Prof disappointed in Channels Academic Integrity coverage

Channels Opinion Page | Letter to the Editor

To the Editors of The Channels:

I was disappointed to read Austin Ambrose’s recent story “Faculty discusses changes to SBCC academic integrity policy” in The Channels today. ( This story is in the News section, but the mocking negativity it displays toward its topic makes it seem like it should be in the Opinion section instead.

The story begins by highlighting the “[l]aughter and disapproving groans” that “filled the Academic Senate meeting,” and by pointing out the back-and-forth history of this document’s revisions, thereby implying impatience on the Senate’s part that faculty working on this document cannot get it right. This is not an accurate depiction of the situation.

The story details a disagreement about one aspect of this policy that involves an alleged lack of academic professionalism on the part of instructors, erroneously making it sound like Senators are claiming that instances of academic dishonesty are more about unprofessional instructors than about dishonest students.

Perhaps most disturbingly, the story ends with a misleading claim that the policy “was once again sent back to the drawing board.” This strongly implies that the current draft is being discarded, as have others before it, which is not true. When multiple governance groups work separately on a document like this, it is normal procedure for changes made by one group to be sent back to the other group(s) for approval. This is the collegial and responsible way to handle matters of such importance, and every faculty member I’ve worked with on the Academic Policies Committee takes their role in these matters very seriously. While laughter and groans may sometimes arise in our meetings, and we may wish our work on a document like this were complete, every one of us then resumes our thoughtful and rigorous focus on creating fair policies to cover difficult situations.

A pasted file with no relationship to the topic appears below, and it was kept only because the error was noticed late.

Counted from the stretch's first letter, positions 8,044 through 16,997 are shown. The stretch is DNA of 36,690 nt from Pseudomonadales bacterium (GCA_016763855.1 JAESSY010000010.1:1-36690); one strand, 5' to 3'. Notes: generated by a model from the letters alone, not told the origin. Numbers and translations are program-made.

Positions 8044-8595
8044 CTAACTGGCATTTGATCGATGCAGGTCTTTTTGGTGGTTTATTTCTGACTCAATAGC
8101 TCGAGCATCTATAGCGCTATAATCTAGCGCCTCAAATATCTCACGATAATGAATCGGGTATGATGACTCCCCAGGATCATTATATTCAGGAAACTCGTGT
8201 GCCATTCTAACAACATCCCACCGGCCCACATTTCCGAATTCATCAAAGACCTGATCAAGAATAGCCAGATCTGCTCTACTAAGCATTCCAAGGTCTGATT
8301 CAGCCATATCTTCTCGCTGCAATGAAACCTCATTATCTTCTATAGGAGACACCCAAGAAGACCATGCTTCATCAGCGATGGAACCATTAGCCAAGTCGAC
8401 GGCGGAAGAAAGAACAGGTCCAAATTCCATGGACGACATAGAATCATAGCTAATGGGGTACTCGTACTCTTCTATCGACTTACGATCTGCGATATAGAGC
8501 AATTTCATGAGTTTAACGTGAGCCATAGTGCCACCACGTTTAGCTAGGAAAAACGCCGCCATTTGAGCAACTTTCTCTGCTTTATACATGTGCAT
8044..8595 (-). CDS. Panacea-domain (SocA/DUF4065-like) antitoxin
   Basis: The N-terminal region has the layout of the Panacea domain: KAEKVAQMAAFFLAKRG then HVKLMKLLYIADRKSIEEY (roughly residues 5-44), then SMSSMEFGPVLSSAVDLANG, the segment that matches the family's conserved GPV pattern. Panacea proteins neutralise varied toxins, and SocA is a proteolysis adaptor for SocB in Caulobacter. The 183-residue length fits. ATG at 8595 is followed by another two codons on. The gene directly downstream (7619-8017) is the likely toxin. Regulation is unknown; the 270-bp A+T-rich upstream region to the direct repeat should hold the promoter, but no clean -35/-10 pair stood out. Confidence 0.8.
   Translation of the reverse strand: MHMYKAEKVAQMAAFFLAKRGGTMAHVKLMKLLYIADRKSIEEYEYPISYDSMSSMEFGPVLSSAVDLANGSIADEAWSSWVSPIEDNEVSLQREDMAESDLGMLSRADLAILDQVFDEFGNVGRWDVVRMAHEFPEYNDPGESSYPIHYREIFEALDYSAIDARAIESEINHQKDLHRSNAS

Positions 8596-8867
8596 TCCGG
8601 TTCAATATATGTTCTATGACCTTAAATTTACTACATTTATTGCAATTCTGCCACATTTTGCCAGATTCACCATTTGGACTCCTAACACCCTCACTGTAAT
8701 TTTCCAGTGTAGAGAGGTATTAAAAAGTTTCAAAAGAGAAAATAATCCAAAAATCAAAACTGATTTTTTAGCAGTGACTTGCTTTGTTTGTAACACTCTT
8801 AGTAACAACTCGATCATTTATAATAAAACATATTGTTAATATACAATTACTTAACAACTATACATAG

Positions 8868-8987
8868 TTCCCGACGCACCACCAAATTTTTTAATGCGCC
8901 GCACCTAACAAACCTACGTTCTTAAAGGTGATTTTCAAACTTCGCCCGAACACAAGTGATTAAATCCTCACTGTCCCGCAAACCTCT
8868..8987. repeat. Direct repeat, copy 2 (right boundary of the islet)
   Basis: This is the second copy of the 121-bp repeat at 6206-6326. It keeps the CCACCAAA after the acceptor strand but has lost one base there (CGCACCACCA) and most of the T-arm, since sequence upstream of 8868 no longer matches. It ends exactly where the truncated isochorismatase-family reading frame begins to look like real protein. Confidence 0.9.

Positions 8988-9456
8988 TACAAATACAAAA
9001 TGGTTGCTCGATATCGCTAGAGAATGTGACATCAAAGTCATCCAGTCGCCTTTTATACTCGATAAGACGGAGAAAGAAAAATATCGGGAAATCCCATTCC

Our academic integrity policy is as much about protecting the value of honest students’ work as it is about catching so-called cheaters. It does faculty members who respect students and who take our governance roles seriously a disservice to repeatedly imply that our hard work is actually just ineptitude.

Robbie Fischer
Assistant Professor
Department of Biological Sciences
Santa Barbara City College
[email protected]